Art Therapy: Just Too Dangerous
Based on a study that cites such potential dangers as the “sharp edges” on scissors and “toxic chemicals” in glue, state lawmakers in Virginia are on their way to approving a new licensing law to cover art therapists.
There is no word on whether kindergartners will continue to be allowed to use these tools that, in the hands of unlicensed adults, apparently constitute a risk to public safety.
The Virginia state Senate voted unanimously this week to approve the legislation, sending the bill to the state Assembly for further consideration. The bill would create a new license for art therapists, but it is largely silent on the requirements for obtaining such a license. Instead, the legislature intends to offload those details to a newly created board—a board that will be staffed primarily by practicing art therapists.
That’s a common practice when it comes to licensing laws. It’s also one of the primary reasons why occupational licensing limits job opportunities. Boards that are controlled by members of the industry they are supposed to regulate frequently become anti-competitive cartels more interested in limiting who can do certain types of work. The most egregious example is probably Louisiana’s ridiculous florist licensing board.
Art therapy is no more dangerous than arranging flowers. It’s a growing practice—one that is, sadly, already licensed in some form by 12 other states—that incorporates psychotherapy with artistic media, usually by having patients express themselves through art. Practitioners say it can help individuals cope with stress and keep mental disorders under control.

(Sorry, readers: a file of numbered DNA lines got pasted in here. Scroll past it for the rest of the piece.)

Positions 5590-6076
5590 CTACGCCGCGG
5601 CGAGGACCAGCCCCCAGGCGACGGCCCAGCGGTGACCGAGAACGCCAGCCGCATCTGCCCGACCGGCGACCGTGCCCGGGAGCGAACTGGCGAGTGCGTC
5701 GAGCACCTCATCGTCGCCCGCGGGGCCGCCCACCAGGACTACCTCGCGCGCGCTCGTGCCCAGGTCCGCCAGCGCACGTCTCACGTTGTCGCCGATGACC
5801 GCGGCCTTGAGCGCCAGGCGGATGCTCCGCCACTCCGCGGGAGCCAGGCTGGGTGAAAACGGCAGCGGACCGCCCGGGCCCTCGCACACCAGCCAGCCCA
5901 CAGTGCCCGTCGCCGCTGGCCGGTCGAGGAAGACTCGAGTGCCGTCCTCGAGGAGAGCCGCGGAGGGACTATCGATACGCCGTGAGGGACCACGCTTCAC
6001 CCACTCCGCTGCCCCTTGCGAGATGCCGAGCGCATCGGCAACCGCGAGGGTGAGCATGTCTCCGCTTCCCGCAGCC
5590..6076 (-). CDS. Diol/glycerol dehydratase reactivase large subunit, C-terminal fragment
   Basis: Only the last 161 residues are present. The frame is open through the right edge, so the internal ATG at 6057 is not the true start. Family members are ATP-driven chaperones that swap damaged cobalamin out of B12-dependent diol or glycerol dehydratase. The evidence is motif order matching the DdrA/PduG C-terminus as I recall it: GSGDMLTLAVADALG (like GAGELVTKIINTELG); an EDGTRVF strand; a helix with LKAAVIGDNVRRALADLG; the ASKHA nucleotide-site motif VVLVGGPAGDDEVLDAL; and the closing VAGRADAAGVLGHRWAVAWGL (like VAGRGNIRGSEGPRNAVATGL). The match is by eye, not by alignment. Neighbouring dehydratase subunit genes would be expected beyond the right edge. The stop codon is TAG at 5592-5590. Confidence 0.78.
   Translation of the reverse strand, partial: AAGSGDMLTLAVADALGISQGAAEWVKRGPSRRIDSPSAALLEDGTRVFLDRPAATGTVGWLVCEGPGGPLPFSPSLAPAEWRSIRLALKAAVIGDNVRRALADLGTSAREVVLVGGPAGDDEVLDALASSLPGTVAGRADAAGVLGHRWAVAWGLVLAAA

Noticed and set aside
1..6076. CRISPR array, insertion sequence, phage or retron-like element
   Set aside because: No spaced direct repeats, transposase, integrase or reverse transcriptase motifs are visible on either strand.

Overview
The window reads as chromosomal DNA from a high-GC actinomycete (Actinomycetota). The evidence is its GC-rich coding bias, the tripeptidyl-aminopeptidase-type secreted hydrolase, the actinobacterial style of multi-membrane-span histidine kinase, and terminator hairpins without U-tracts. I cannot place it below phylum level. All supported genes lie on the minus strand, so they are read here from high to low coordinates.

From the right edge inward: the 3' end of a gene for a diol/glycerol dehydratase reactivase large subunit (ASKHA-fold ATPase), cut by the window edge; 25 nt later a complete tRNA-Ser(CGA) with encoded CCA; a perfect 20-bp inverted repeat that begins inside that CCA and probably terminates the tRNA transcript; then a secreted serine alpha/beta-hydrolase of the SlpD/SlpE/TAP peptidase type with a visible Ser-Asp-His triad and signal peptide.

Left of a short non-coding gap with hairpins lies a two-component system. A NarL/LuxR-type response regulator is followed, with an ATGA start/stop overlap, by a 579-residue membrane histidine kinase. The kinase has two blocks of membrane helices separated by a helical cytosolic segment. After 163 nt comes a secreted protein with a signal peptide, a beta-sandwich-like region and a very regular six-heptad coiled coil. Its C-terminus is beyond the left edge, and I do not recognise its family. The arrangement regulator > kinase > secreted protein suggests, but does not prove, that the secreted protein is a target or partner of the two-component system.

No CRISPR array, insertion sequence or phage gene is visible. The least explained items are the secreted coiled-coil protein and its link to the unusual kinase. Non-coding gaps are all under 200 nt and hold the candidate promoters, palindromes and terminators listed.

Should that require a permission slip from the government?
No, Protectionism for art therapists and a windfall for a couple of universities that train these folks is a bad reason to limit opportunities for all Virginians. And excessive licensing is no joke. One study has found that licensing laws across all 50 states resulted in 2.85 million fewer jobs and cost consumers more than $200 billion annually.
The real motivation behind licensing laws like this has nothing to do with the potential dangers of scissors and glue, of course. It’s all about capturing a segment of the economy, and in that regard the Virginia proposal would be quite effective. The real threat to the public is not unlicensed art therapists with merely an undergrad degree wielding scissors and glue. It’s state lawmakers crafting anti-competitive policies without regard for common sense.
Licensing Boards no matter your feelings can hold enormous power. They can strip a living away from an individual, they can fine and suspend. Do not take them lightly. Should you need help reach out to Goldfinch Winslow and let us help you through this treacherous process.